Early Wednesday, Senate leaders have struck a deal and agreed to a $2 trillion Coronavirus stimulus package---the largest in U.S. History.
The bill hopes to limit the affects from this ongoing pandemic.
People have lost their jobs, businesses are closed and finding new employment has been difficult for some job seekers.
Breakdown of stimulus package:
-$100 billion: Relief funding for hospitals
-$200 billion: Domestic priorities like transportation, child care, senior citizens and Veterans
-$500 billion: Corporate loans
-$350 billion: Small business rescue package
The bill will also provide a one-time $1,200 check to Americans who make $75,000 a year or less.
The Secretary of the Treasury says President Trump will "absolutely" sign it.
Meanwhile, President Donald Trump hopes the country will be back up and running by Easter next month.
Health officials aren't sure whether that will be possible.
"You have to be very flexible on a day by day and week by week basis," Dr. Anthony Fauci, Trump's task force adviser said. "You need to evaluate the feasibility of what you're trying to do."
President Trump also said the economic instability caused by the Coronavirus could prove worse than the pandemic itself.
He hopes the money from the stimulus package will help the market rebound. This comes as Gov. Jared Polis announced a "stay at home" order for all Coloradans which begins 6:00 a.m. Thursday, March 26 and expires April 11.
Direct cash payments:
Individuals making $75,000 a year or less are eligible to receive a check for $1,200. Couples making no more than $150,000 would receive $2,400, with an additional $500 per child.
The payments would decrease for individuals who earn more than $75,000, with an income cap of $99,000 for individuals or $198,000 for couples.
Eligibility and unanswered questions:
It's still unclear at this time how the government will determine eligibility for the cash payments. Some Americans still have not filed their 2019 tax returns and with the deadline extended, the checks could go out before someone is able to file their returns.
Update (March 26, 2020): The IRS will determine eligibility based on the individual’s 2018 or 2019 tax return. If a taxpayer hasn’t filed those yet, they will need to do so, in order to receive their payment.
There's still no exact date as to when the checks would be sent to Americans. Keep in mind, the bill still has to be voted on by the Senate and House before it goes to President Trump for a signature.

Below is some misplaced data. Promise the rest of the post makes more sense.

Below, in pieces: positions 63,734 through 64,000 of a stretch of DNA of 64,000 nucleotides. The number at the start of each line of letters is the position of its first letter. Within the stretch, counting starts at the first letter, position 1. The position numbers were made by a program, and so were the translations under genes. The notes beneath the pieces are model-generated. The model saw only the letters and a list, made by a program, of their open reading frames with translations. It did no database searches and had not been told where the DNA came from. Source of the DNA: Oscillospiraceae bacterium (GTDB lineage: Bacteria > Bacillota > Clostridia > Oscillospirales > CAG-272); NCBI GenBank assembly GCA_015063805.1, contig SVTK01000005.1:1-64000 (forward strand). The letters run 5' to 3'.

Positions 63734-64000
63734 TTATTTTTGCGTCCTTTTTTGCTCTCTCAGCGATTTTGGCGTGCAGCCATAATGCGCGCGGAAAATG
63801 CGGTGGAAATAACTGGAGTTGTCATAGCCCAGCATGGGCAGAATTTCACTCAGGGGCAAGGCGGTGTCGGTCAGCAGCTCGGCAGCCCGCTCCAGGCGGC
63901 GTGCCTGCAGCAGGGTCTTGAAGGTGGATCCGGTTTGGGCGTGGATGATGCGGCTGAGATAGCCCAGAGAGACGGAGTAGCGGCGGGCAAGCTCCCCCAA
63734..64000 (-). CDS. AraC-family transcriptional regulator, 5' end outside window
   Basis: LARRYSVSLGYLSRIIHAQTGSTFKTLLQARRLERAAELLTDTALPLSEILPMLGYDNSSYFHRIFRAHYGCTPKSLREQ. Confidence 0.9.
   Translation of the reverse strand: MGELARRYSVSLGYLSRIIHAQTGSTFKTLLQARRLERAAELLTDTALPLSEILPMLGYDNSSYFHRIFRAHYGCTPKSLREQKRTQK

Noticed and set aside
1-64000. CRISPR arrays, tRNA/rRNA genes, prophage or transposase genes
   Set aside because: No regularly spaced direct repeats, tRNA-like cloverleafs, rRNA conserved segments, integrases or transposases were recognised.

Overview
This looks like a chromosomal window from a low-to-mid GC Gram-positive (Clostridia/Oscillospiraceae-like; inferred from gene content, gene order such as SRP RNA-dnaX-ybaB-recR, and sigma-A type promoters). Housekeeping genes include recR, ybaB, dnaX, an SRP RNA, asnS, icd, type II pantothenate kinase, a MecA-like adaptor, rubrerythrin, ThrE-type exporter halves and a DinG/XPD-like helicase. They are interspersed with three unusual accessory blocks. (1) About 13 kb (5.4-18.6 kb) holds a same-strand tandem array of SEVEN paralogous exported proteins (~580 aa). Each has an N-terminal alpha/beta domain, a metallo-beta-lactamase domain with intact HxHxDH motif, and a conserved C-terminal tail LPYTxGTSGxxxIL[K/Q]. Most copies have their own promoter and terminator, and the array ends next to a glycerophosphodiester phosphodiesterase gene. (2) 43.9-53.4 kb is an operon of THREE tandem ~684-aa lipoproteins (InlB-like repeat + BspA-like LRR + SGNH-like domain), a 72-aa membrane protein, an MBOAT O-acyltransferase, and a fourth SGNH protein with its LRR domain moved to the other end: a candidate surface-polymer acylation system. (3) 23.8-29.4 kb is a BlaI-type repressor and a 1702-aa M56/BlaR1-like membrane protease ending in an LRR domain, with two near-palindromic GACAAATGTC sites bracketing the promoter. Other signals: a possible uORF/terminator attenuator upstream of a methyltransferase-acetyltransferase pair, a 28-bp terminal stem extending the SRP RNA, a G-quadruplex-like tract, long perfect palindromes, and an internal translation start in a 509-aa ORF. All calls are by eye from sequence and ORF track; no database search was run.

Update (10:00 p.m. March 25, 2020): The Senate has approved the bill. It now goes back to the House for a vote and then will go to the President.
Expanded unemployment insurance:
The 2020 stimulus bill drafted as a result of the Coronavirus would increase the maximum state unemployment benefit by $600 per week for up to four months. This would be in addition to state benefits those unemployed individuals may receive.
If approved and signed by President Trump, the unemployment benefits would also extend to people who typically wouldn't qualify, like furloughed employees.
People nearing the end of their unemployment timetable could be eligible to have their benefits extended by a little more than 3 months, or 13 weeks.
"Extended benefits are available to workers who have exhausted regular unemployment insurance benefits during periods of high unemployment," the U.S. Department of Labor said on its web site. "The basic extended benefits program provides up to 13 additional weeks of benefits when a State is experiencing high unemployment. Some States have also enacted a voluntary program to pay up to 7 additional weeks (20 weeks maximum) of extended benefits during periods of extremely high unemployment."
Help for small businesses:
Companies, agencies and organizations with less than 500 employees may qualify for "forgivable" small business loans. The hope is that this will allow those companies to continue to pay their employees and not let them go.
There is also the possibility for assistance with paying mortgage interest, rent and utilities bills for businesses who continue to retain and pay current workers.
Aid for corporations:
$500 billion has been set aside to provide assistance to struggling corporations like the airline industry, which has been hit hard by the COVID-19 pandemic.
Under the agreement, businesses and organizations with direct connections to President Trump, Vice President Mike Pence and members of congress will not be eligible to receive this aid.
Assistance for hospitals and medical facilities:
$100 billion has been earmarked for hospitals and medical care. As we've reported, many hospitals including those in Colorado are in short supply of key items like ventilators, gloves and face masks.
$150 billion is earmarked to provide stimulus funds for state and local governments to help boost their struggling budgets.
"The $150 billion in the Coronavirus Relief Fund is mostly allocated by population," TaxFoundation.org reports. "Local governments with populations of 500,000 or more are also eligible for aid, and any aid they receive is subtracted from the amount otherwise available to their state's government. This too is apportioned by population, but localities may only receive 45-percent of the amount associated with their population."
According to TaxFoundation.org, Colorado is eligible for up to $2.23 billion from the Coronavirus Relief Fund.
You can see how other states rank by clicking here.